ADR Task Force Presented with Rare Opportunity
By John C. Schafer
Throughout the country it is quite common for professionals in many fields to lament the fact that an organizational structure or legislative framework which at one time may have worked very well has, for a variety of related or unrelated reasons, ceased to function efficiently. On the other hand, it is not very common at all for any such group of professionals to be given an opportunity to take a step back and attempt to design the best possible structure without regard to the existence of the current structure, or the various events and circumstances that have led over time to the development of the current structure. However, dispute resolution professionals in North Carolina have indeed been presented with this rare opportunity.
Since 1983, when the N.C. Bar Foundations Task Force on Dispute Resolution was created by the NCBAs President at that time, Charles L. Fulton, dispute resolution programs and procedures have developed at an incredible rate. Unfortunately, in recent years the ADR governance structure has become so dysfunctional that the ongoing development of dispute resolution programs has in some respects grounded to a halt. Although the Supreme Court has always retained ultimate decision-making authority in the ADR area, primary oversight responsibility over dispute resolution programs is currently divided between the Dispute Resolution Commission ("DRC") and the Administrative Office of the Courts ("AOC"). The DRC had been established in 1995, at or about the same time that the Supreme Courts standing committee on dispute resolution ceased to exist. The lines of jurisdiction and responsibility between the DRC and AOC are not clear, and turf disputes have developed. Since there has not been a mechanism or procedure in place to resolve such disputes, worthwhile initiatives languished without any hope of progress. For example, the implementation of a menu approach to ADR in the Superior Court program has been stranded for years. Fortunately, the Canons of Ethics for Arbitrators somehow survived a tortuous route through the governance maze before being approved by the Supreme Court this past summer. Similar problems will plague the dispute resolution community, without a system-wide overhaul.
The need for a prompt and thorough review of the states dispute resolution governance structure was highlighted by the recent creation of the State Judicial Council. The new Council was given a broad legislative mandate in the dispute resolution area, although the details of how it is supposed to fit in to the current governance structure are less than clear. The legislation (House Bill 1222) creating the Council provides, in pertinent part, as follows:
The State Judicial Council shall study and recommend guidelines for the assignment and management of cases. The guidelines may provide for an appropriate form of alternative dispute resolution and/or post-trial alternative dispute resolution. The Council shall evaluate the effectiveness of alternative dispute resolution programs with the assistance of the Director of the Administrative Office of the Courts and the Dispute Resolution Commission.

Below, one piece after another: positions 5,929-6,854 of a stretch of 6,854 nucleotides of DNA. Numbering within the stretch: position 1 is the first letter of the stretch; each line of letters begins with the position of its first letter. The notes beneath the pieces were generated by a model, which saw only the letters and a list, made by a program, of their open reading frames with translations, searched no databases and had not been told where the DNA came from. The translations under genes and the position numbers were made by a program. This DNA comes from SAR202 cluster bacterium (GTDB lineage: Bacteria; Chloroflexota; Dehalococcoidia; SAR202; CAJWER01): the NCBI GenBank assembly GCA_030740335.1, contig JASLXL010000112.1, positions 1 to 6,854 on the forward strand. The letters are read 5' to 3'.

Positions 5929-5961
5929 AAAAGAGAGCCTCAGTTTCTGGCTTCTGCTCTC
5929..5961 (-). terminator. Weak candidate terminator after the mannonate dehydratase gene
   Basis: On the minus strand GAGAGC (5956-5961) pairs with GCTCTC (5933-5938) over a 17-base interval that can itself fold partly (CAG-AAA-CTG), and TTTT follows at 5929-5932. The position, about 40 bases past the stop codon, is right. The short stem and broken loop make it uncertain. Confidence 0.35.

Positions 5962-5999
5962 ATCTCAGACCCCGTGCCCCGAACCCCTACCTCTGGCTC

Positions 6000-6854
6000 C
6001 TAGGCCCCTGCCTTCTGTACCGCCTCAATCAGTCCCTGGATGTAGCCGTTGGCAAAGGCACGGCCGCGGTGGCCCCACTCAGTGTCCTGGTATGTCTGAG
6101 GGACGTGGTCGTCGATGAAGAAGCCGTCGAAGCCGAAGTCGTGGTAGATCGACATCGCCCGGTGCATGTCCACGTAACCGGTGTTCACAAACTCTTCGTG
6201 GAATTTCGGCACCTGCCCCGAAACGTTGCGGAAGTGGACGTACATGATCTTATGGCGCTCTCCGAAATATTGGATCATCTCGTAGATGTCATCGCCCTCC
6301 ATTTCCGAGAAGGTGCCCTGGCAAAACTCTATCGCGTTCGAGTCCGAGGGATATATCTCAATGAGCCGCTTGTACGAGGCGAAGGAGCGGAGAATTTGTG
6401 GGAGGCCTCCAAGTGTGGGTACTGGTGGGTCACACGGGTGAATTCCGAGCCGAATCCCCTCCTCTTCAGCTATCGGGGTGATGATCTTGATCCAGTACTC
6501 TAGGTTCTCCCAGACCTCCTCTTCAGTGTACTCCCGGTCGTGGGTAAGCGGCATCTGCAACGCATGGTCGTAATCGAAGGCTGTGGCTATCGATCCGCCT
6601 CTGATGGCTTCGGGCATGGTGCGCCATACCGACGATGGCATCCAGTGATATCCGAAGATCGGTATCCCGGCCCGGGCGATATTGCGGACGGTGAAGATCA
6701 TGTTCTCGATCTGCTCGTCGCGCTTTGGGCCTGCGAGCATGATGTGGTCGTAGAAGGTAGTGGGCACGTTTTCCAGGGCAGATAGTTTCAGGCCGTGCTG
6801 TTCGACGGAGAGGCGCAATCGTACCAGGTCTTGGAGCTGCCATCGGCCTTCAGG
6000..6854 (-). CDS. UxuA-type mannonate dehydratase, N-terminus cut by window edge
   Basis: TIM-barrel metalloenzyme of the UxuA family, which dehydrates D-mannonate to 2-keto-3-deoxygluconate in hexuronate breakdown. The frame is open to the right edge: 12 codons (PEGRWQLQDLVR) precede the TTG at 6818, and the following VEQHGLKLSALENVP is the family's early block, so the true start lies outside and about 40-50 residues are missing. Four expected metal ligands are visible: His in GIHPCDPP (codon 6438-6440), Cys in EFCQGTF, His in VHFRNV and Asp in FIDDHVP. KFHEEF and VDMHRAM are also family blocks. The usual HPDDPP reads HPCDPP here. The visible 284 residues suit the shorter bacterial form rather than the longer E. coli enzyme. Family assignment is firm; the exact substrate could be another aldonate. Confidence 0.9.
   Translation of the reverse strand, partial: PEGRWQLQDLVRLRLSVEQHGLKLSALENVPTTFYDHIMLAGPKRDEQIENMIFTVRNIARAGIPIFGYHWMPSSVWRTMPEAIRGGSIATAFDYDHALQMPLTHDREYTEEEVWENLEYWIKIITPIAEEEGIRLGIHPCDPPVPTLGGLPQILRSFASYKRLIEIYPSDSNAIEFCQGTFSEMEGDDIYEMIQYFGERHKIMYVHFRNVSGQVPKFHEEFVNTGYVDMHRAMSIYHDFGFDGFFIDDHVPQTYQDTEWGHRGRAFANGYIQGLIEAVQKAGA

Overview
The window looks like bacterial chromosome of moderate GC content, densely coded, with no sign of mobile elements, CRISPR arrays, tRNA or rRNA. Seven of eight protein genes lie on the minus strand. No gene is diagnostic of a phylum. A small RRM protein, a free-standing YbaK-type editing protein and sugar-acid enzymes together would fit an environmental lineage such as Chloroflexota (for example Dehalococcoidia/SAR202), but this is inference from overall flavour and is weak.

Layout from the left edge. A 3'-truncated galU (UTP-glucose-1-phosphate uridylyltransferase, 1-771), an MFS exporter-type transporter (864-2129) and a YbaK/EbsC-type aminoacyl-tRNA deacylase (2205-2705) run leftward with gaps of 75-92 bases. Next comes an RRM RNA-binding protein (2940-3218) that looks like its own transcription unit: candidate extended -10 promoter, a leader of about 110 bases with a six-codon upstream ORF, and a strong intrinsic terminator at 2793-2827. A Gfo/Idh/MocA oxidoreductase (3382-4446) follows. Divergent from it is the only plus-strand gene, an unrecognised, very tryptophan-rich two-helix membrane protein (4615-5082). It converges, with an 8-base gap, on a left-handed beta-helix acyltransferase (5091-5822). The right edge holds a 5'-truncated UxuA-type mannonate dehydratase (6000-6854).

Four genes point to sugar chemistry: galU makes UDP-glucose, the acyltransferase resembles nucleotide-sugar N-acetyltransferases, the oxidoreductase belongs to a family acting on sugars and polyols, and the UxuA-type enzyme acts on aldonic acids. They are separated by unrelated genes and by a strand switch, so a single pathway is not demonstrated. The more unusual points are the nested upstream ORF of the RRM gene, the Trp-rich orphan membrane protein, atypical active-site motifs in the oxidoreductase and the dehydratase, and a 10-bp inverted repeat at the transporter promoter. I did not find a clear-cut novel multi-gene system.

At the request of the Dispute Resolution Section, Chief Justice Henry E. Frye appointed the ad hoc Dispute Resolution Task Force in November of 1999. The mission of the Task Force is to make written recommendations to Chief Justice Frye concerning the best governance structure for the states court-sponsored dispute resolution programs. In this regard, it should be emphasized that the recommendations to be made by the Task Force are not to be limited by the parameters of the current governance structure, but may include proposals requiring legislative action. Chief Justice Frye noted that this is a good time to develop a plan of action to create a centralized forum or umbrella group to monitor, evaluate, and regulate our current ADR programs, as well as to suggest additional future programs, if appropriate.
The Task Force is chaired by former Chief Justice James G. Exum, Jr. who, like Chief Justice Frye, has been very active in the field of dispute resolution for many years. I am privileged to be a member of the Task Force, along with DRC Chair Judge Ralph A. Walker, AOC Director Judge Thomas W. Ross, Judge Catherine C. Eagles, a superior court judge in Greensboro, Judge E. Burt Aycock, a district court judge in Greenville, Professor James C. Drennan of the Institute of Government, Dean Ralph Peeples of Wake Forest University School of Law, Kathy L. Shuart, the Trial Court Administrator in District 14, and James E. Gates, Esq., the immediate past chair of the section.
The first two Task Force meetings were convened on December 17, 1999 and on February 11, 2000, and four more meetings have been scheduled over the next few months. The Task Force anticipates that its recommendations will be submitted to Chief Justice Frye by the end of June, 2000. It is hoped that the Task Forces work will result in an improved governance structure that will allow dispute resolution programs and procedures in this state to flourish over the next fifteen years, as they have flourished over the fifteen years since dispute resolution was first introduced into our court system.
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